Rhabdomyomas are benign tumors of striated muscle. Most commonly they arise from the ventricular myocardium. Other sites of involvement include atria and pericardium. Their range from 1 mm to 10 cm in size. Problems due to rhabdomyomas include obstruction, arrhythmia and a murmur.

Lung

Patients with TSC can develop progressive replacement of the lung parenchyma with multiple cysts. This process is identical to another disease called lymphangioleiomyomatosis (LAM). Recent genetic analysis has shown that the proliferative bronchiolar smooth muscle in tuberous sclerosis-related LAM is monoclonal metastasis from a coexisting renal angiomyolipoma. There have been cases of TSC-related LAM recurring following lung transplant. [7]

Kidneys

Between 60 and 80% of TSC patients have benign tumors (hamartomas) of the kidneys called angiomyolipomas (AML). These tumors are composed of vascular tissue (angio–), smooth muscle (–myo–), and fat(lipoma). Although benign, an AML larger than 4 cm is at risk for a potentially catastrophic hemorrhage either spontaneously or with minimal trauma. AMLs are found in about 1 in 300 people without TSC. However those are usually solitary, whereas in TSC they are commonly multiple and bilateral.

Neurologic

Classic intracranial manifestations of tuberous sclerosis include subependymal nodules and cortical/subcortical tubers.[8]

Subependymal nodules are composed of abnormal, swollen glial cells and bizarre multinucleated cells which are indeterminate for glial or neuronal origin. There is no interposed neural tissue. These nodules have a tendency to calcify as the patient ages. A nodule that markedly enhances and enlarges over time should be considered suspicious for transformation into a subependymal giant cell astrocytoma (SEGA). A SEGA typically develops in the region of the foramen of Monroe, in which case it is at risk of developing an obstructive hydrocephalus.[9]

A variable degree of ventricular enlargement, either obstructive (e.g. by a subependymal nodule in the region of the foramen of Monroe) or idiopathic in nature.

References

  1. Northrup H, Au K (5 December 2005). "Tuberous Sclerosis Complex". GeneReviews. Retrieved 2007-09-02. Check date values in: |date= (help)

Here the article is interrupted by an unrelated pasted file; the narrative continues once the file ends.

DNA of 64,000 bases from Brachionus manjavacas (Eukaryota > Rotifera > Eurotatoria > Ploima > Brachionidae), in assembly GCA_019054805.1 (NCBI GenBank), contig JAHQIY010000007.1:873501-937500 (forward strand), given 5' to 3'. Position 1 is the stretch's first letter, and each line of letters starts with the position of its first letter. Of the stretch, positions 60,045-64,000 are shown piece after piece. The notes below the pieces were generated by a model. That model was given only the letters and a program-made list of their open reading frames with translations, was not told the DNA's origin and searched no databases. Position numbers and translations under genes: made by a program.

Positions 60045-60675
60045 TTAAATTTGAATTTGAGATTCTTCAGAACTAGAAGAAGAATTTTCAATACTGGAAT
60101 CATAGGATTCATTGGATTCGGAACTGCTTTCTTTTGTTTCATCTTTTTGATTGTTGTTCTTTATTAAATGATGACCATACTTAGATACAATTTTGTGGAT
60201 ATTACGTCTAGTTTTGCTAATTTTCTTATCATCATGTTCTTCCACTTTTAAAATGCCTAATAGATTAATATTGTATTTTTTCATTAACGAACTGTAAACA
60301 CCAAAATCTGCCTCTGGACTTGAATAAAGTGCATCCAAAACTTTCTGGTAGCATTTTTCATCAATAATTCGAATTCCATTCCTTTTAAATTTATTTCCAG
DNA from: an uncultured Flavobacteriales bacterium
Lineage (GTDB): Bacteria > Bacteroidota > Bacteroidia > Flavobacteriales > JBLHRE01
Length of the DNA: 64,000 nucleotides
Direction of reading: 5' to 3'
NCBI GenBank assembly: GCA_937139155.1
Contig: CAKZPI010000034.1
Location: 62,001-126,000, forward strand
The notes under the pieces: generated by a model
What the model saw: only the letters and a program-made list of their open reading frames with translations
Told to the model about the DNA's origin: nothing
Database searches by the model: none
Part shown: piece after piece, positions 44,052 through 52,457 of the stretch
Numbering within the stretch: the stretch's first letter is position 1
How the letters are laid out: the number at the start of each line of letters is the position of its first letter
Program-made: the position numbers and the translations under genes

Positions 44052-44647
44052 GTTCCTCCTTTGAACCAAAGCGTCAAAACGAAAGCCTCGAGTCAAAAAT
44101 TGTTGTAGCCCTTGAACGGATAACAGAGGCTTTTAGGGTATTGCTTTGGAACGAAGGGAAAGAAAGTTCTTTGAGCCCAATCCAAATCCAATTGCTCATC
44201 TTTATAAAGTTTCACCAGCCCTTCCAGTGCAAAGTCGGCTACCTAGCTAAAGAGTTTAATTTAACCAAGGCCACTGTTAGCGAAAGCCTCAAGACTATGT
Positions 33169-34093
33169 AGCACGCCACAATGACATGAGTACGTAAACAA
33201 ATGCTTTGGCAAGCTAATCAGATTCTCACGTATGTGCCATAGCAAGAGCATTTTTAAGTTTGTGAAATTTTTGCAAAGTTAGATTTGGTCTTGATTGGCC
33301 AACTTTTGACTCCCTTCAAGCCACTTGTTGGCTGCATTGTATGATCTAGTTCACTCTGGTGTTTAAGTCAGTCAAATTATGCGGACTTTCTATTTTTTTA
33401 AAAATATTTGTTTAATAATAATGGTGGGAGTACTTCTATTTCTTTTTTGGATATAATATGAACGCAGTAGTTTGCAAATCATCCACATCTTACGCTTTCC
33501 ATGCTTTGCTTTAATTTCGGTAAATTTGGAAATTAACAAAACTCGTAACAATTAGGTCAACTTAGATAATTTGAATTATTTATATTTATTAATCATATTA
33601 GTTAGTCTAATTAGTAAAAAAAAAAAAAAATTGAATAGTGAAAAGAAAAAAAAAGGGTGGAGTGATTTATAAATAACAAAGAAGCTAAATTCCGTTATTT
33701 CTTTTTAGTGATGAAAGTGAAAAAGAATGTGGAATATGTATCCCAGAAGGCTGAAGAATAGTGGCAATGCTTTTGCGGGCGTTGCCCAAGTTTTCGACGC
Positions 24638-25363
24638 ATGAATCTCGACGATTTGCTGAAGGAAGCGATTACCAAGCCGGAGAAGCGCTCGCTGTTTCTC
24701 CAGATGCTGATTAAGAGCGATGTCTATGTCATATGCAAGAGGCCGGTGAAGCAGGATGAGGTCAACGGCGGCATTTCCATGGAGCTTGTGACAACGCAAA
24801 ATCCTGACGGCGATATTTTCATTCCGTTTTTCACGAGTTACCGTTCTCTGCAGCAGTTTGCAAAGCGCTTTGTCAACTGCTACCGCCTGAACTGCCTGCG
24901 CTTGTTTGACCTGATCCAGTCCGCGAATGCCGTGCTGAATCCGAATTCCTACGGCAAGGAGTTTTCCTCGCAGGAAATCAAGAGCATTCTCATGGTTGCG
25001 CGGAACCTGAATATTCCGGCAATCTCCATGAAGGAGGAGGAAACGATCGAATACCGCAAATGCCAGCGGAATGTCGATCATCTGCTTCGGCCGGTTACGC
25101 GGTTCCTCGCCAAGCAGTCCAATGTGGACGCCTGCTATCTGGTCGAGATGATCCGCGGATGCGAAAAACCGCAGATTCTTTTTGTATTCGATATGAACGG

2. van Slegtenhorst M, de Hoogt R, Hermans C; et al. (1997). "Identification of the tuberous sclerosis gene TSC1 on chromosome 9q34". Science. 277 (5327): 805–8. PMID 9242607.
  3. European Chromosome 16 Tuberous Sclerosis Consortium (1993). "Identification and characterization of the tuberous sclerosis gene on chromosome 16". Cell. 75 (7): 1305–15. PMID 8269512.
  4. Brook-Carter PT; et al. (1994). "Deletion of the TSC2 and PKD1 genes associated with severe infantile polycystic kidney disease--a contiguous gene syndrome". Nature Genetics. 8 (4): 328–32. PMID 7894481.
  5. Dabora SL; et al. (2001). "Mutational analysis in a cohort of 224 tuberous sclerosis patients indicates increased severity of TSC2, compared with TSC1, disease in multiple organs". American Journal of Human Genetics. 68 (1): 64–80. PMID 11112665.
  6. Rendtorff ND; et al. (2005). "Analysis of 65 tuberous sclerosis complex (TSC) patients by TSC2 DGGE, TSC1/TSC2 MLPA, and TSC1 long-range PCR sequencing, and report of 28 novel mutations". Human Mutation. 26 (4): 374–83. PMID 16114042.
  7. Henske EP. (2003). "Metastasis of benign tumor cells in tuberous sclerosis complex". Genes, Chromosomes & Cancer. 38 (4): 376–381. PMID 14566858.
  8. Ridler K; et al. (2004). "Standardized whole brain mapping of tubers and subependymal nodules in tuberous sclerosis complex". Journal of Child Neurology. 19 (9): 658–665. PMID 15563011.
  9. Grajkowska W, Kotulska K, Jurkiewicz E, Matyja E (2010). "Brain lesions in tuberous sclerosis complex. Review". Folia Neuropathol. 48 (3): 139–49. PMID 20924998.